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Screens for Teens Makes Second Visit to Grayslake North High School

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The Max Schewitz Foundation will bring its Screens for Teens, a free school-wide EKG screening program, to Grayslake North High School on Wednesday, February 27, 2013.  The Foundation’s mission is to help identify students who are at risk of sudden cardiac death (SCD) before they are stricken.


Testing is open to all Grayslake North High School students who have completed a permission form. Parents can register their student online or by downloading a form from the school’s website. In addition to the free EKG, a subset of students will receive free echocardiograms.   The Foundation is on pace to test almost 35,000 students by the end of the school year. 


“Grayslake North is proud to partner with the Max Schewitz Foundation,” said Dr. James Roscoe, Principal at Grayslake North High School. “We’re excited to have this wonderful opportunity at our school. In 2010, over 60 percent of our student body received free EKG screens through this program. We thank and applaud the Max Schewitz Foundation for their time and dedication to this wonderful program.”


In 2005, Max died suddenly and unexpectedly at age 20 from an undiagnosed cardiac condition. Like so many others victims of SCD, Max had no previous medical conditions or warning signs. If he had been diagnosed, life-saving treatments could have been implemented.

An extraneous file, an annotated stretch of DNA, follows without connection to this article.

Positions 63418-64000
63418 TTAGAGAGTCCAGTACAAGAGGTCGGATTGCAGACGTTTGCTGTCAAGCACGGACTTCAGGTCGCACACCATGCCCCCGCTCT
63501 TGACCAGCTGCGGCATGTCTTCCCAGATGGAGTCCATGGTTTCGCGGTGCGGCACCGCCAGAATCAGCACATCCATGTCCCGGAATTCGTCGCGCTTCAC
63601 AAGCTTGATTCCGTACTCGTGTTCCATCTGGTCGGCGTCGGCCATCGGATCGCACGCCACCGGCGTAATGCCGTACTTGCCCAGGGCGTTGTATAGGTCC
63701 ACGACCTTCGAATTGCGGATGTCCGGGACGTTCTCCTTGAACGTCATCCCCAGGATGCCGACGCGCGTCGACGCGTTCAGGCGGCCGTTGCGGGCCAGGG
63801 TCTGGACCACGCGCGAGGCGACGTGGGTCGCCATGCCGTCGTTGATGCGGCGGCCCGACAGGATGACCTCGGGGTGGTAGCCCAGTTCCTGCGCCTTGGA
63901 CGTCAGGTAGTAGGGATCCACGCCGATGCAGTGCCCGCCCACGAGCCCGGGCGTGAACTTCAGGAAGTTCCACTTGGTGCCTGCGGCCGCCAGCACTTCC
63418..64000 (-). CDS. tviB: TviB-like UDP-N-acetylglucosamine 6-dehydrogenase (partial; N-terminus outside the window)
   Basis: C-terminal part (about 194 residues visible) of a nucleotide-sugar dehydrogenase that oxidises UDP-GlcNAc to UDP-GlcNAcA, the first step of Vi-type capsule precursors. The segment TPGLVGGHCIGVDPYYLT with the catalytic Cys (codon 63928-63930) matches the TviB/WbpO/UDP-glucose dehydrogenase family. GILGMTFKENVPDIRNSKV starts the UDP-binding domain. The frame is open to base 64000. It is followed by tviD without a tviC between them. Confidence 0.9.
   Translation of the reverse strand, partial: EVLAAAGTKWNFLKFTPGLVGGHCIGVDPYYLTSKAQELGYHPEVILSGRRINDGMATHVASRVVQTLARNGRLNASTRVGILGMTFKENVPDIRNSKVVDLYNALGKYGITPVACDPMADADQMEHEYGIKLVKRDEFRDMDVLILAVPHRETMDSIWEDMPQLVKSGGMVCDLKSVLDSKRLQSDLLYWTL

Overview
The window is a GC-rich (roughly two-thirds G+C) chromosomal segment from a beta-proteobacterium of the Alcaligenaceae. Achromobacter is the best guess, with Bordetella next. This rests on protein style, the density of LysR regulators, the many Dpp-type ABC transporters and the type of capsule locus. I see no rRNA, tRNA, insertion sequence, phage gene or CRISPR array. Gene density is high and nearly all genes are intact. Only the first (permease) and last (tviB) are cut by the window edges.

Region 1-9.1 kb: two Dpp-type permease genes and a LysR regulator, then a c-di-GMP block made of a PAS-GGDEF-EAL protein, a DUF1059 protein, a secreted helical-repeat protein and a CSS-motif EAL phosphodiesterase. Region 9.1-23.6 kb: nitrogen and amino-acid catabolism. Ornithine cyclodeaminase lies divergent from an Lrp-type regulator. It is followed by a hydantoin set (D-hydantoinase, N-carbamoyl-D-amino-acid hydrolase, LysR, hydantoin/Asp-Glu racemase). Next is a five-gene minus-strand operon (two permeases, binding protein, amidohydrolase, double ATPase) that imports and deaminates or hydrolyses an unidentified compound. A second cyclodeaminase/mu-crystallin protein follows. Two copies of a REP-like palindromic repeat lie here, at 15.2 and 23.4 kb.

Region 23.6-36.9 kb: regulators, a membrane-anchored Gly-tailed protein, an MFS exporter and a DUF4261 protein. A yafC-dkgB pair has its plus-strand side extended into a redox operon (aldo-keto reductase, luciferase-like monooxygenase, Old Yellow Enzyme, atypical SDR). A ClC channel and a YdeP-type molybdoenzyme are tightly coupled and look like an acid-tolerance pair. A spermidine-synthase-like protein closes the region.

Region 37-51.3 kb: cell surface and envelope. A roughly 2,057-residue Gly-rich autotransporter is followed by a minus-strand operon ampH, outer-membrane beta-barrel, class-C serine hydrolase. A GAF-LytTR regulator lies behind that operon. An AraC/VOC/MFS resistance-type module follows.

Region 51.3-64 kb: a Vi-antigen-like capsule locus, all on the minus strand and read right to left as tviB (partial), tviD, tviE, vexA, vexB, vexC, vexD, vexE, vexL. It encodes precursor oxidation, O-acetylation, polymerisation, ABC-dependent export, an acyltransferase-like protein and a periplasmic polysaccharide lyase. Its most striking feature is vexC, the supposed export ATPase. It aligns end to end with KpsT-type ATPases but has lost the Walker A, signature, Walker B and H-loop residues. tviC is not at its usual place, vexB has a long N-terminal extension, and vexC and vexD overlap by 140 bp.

Interpretation of All Screens for Teens ECGs is overseen by Dr. Eli Lavie, of NorthShore University HealthSystems and Medical Director of the Max Schewitz Foundation.  The Foundation's goal is that EKG tests will become a part of student’s routine physical exams.


To register online or to download a paper form, visit EKGyourteen.org or the Grayslake North High School website or get one at school. Completed paper forms may be returned to the Grayslake North High School office.


About The Max Schewitz Foundation


Based in Lake Bluff, Ill., The Max Schewitz Foundation’s dual missions reflect Max’s life and death. His parents and family friends started the Foundation in 2005 after 20-year-old Max died suddenly from a cardiac arrhythmia. The Foundation works to prevent sudden cardiac death (SCD) in young people and to promote conservation of fragile reptile species and their ecosystems. To date, nearly 30,000 high school students have received free ECG testing from the Foundation. 492 students had abnormal results that required further evaluation and of those, 328 students were referred to a specialist for further medical evaluations.  To learn more, call Mary Beth Schewitz at (847) 234-2206 or follow us on Twitter and Facebook.

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